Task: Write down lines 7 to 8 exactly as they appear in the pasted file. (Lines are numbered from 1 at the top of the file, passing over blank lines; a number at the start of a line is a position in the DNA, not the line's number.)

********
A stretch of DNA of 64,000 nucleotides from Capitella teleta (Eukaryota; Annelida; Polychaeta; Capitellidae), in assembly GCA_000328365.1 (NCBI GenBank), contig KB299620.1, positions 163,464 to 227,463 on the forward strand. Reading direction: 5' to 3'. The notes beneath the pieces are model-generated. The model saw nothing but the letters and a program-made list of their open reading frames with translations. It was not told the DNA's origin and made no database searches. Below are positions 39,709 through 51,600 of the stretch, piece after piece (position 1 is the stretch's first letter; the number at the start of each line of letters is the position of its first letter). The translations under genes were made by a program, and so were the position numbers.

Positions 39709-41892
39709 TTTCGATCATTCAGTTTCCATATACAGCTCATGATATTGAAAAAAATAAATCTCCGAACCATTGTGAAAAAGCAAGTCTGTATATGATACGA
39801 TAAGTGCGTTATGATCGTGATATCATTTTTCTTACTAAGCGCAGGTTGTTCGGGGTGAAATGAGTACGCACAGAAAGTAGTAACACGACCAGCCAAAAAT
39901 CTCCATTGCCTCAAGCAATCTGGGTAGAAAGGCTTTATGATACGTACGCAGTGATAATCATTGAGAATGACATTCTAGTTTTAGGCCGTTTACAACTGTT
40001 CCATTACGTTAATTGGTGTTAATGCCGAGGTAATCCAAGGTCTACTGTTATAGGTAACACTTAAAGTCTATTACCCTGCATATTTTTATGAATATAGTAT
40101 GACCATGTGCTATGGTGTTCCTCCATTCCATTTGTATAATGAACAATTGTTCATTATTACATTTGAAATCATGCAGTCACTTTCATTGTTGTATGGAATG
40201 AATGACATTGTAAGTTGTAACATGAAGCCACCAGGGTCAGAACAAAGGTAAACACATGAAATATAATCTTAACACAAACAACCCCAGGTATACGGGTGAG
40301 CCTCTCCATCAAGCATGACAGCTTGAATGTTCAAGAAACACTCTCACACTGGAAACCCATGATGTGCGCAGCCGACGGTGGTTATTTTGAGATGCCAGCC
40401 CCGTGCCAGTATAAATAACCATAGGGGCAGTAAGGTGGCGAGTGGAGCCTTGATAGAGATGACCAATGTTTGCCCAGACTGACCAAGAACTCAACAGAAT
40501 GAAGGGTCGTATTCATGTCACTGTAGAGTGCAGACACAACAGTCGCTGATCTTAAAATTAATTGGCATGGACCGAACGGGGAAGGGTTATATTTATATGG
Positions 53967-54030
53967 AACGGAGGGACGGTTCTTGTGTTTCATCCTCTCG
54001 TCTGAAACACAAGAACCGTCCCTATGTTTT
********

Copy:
40101 GACCATGTGCTATGGTGTTCCTCCATTCCATTTGTATAATGAACAATTGTTCATTATTACATTTGAAATCATGCAGTCACTTTCATTGTTGTATGGAATG
40201 AATGACATTGTAAGTTGTAACATGAAGCCACCAGGGTCAGAACAAAGGTAAACACATGAAATATAATCTTAACACAAACAACCCCAGGTATACGGGTGAG